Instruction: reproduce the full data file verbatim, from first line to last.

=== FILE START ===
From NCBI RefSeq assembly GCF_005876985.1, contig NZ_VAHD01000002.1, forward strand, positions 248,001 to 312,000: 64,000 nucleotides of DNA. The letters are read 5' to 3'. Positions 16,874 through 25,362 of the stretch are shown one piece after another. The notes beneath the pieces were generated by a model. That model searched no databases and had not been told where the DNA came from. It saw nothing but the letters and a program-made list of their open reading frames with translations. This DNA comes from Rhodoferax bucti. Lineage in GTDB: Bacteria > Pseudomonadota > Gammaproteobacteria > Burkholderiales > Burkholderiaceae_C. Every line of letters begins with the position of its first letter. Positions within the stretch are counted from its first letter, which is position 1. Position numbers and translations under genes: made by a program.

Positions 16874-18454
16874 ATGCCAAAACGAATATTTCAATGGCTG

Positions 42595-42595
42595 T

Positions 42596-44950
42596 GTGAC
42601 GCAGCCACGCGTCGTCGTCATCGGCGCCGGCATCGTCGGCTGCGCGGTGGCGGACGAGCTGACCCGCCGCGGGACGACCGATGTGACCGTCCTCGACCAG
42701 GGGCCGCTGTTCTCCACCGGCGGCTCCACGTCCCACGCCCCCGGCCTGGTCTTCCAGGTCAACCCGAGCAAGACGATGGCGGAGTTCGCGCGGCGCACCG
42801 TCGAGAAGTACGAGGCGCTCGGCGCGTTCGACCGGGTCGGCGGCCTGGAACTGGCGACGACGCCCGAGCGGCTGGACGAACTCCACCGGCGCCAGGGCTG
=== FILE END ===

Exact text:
From NCBI RefSeq assembly GCF_005876985.1, contig NZ_VAHD01000002.1, forward strand, positions 248,001 to 312,000: 64,000 nucleotides of DNA. The letters are read 5' to 3'. Positions 16,874 through 25,362 of the stretch are shown one piece after another. The notes beneath the pieces were generated by a model. That model searched no databases and had not been told where the DNA came from. It saw nothing but the letters and a program-made list of their open reading frames with translations. This DNA comes from Rhodoferax bucti. Lineage in GTDB: Bacteria > Pseudomonadota > Gammaproteobacteria > Burkholderiales > Burkholderiaceae_C. Every line of letters begins with the position of its first letter. Positions within the stretch are counted from its first letter, which is position 1. Position numbers and translations under genes: made by a program.

Positions 16874-18454
16874 ATGCCAAAACGAATATTTCAATGGCTG

Positions 42595-42595
42595 T

Positions 42596-44950
42596 GTGAC
42601 GCAGCCACGCGTCGTCGTCATCGGCGCCGGCATCGTCGGCTGCGCGGTGGCGGACGAGCTGACCCGCCGCGGGACGACCGATGTGACCGTCCTCGACCAG
42701 GGGCCGCTGTTCTCCACCGGCGGCTCCACGTCCCACGCCCCCGGCCTGGTCTTCCAGGTCAACCCGAGCAAGACGATGGCGGAGTTCGCGCGGCGCACCG
42801 TCGAGAAGTACGAGGCGCTCGGCGCGTTCGACCGGGTCGGCGGCCTGGAACTGGCGACGACGCCCGAGCGGCTGGACGAACTCCACCGGCGCCAGGGCTG